Step into line 26384 again:


Step into line 16992 again:


After the corresponding js file for a required control is loaded, it will be executed and the output is a js object, we call it a “module”. All modules are centrally maintained in the array mModules as listed below. Each module has a state field with possible status INITIAL, LOADED, READY, FAILED, PRELOADED. In my example, since the button control is required for the first time, so the module has status INITIAL.


– Line 16514: mark module state as LOADING

– Line 16517: determine whether we need to load the normal version of js, or the debug version. The flag for debug mode is stored via the field sap-ui-loaddbg in global object window.

– Line 16520: get url of module converted from module name

– Line 16525 use AJAX to load the module


This is an synchronous AJAX call ( async = false ). In its success handler, the module state is changed to LOADED, according with the module data filled. Now the execModule is called in line 16543.


The source code of Button.js is passed in to the native function, eval(), of window object.


After requireModule is executed, button module is ready for use ( state = 4 – READY ).


Step4 – how the button instance is created

Basically speaking the button instance is first created via factory method newObject as a template and then enriched with the user settings passed via arguments object.


Check the source code of Button.js, we can find one line:

var Button = Control.extend(“sap.ui.commons.Button”, …. );

It unveils the fact that the Button is an extension of Control, or let’s borrow the OO concept, it “inherits” from Control class.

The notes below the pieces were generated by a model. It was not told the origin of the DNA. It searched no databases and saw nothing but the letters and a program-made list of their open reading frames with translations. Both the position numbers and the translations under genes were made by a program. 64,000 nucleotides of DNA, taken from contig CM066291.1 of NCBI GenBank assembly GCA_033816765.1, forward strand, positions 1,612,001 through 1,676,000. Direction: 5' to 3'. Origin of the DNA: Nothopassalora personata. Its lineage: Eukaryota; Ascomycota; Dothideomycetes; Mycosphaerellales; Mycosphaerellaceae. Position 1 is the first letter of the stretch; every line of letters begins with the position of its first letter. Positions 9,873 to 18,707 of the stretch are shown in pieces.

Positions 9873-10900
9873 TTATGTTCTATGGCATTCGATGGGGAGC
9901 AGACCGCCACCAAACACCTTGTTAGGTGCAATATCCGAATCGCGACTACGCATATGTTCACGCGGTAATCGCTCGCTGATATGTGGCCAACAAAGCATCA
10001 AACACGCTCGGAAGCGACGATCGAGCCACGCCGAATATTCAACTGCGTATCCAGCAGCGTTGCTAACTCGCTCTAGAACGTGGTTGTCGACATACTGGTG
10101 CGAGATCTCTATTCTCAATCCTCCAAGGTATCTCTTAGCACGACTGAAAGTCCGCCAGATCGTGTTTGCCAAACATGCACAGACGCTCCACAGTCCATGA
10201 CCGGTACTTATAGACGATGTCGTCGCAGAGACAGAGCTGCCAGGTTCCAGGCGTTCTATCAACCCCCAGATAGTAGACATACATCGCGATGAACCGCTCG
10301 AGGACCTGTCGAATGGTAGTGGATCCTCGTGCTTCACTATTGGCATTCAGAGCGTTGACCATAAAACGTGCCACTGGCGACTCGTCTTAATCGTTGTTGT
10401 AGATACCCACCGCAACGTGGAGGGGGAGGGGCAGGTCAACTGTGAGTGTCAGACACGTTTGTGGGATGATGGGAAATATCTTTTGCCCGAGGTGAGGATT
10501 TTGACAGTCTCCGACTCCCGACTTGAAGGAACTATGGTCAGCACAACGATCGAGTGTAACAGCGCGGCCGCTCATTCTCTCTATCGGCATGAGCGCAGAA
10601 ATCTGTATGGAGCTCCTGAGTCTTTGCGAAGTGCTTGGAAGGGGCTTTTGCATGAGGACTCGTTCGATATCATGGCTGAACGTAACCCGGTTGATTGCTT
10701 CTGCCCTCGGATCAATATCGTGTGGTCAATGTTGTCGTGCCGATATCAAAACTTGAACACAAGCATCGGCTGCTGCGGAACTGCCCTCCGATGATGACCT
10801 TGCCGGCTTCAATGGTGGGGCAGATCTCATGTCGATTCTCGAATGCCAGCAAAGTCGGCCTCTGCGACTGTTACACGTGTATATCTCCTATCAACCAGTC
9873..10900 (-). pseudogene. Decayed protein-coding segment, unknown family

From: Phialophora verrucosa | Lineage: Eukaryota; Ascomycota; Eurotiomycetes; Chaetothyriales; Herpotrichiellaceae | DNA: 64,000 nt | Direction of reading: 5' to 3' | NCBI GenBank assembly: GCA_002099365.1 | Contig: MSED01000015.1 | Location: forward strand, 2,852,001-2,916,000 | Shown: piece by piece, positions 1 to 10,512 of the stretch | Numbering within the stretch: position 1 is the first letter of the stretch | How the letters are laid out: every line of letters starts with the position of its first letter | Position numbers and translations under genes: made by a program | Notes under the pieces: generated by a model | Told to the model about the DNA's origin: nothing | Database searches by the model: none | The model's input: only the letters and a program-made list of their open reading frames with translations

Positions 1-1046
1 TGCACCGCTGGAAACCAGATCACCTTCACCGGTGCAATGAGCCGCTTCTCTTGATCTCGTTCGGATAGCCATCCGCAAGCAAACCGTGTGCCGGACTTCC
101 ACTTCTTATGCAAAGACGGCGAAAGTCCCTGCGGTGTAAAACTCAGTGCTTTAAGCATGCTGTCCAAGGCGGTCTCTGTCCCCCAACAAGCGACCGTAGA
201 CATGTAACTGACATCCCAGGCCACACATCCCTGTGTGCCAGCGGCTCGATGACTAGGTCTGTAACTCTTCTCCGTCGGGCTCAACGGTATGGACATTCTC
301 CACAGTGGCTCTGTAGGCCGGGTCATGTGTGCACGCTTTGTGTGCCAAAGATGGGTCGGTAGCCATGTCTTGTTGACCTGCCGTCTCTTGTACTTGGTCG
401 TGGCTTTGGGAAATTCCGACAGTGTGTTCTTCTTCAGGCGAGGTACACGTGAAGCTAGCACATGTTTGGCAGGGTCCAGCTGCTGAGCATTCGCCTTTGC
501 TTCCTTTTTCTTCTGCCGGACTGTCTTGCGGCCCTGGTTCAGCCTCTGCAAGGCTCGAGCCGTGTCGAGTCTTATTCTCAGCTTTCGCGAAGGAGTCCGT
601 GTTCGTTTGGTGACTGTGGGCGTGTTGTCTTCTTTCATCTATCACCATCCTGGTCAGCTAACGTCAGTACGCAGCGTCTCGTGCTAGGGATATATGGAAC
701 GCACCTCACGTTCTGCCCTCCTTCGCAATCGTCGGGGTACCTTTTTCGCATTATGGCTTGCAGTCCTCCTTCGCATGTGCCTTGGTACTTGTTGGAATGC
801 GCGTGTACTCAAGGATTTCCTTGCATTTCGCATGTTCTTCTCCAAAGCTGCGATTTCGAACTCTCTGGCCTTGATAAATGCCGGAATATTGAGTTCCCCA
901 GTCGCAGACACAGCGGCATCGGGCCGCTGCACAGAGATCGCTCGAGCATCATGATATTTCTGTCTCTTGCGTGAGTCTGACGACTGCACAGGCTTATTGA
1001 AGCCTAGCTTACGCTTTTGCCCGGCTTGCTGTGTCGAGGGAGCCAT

Also Control is an extension of Element:


And Element is an extension of ManagedObject:


And ManagedObject is an extension of EventProvider:


And EventProvider is an extension of BaseObject:


The root of this long prototype chain is Metadata.

As a result the constructor of each node in the prototype chain will be called, one nested by one, when the leaf node in the chain, Button, is initialized.

The inheritance relationship from chain root to leaf is:

BaseObject -> EventProvider -> ManagedObject -> Element -> Control.

Just compare the classic OO language like JAVA and C++, the mechanism here is logically the same. For the Button itself, it gains most of common features which other controls have as well, with the help of this prototype chain. Then the Button control only needs to implement its specific features which are different with other controls ( for example, to deal with mouse and keyboard event ).


If you would like to know technically how prototype chain is built, please read this blog: Understand extend function in Component.js in Fiori application.

In next part we will analyze how a button is rendered in Fiori UI.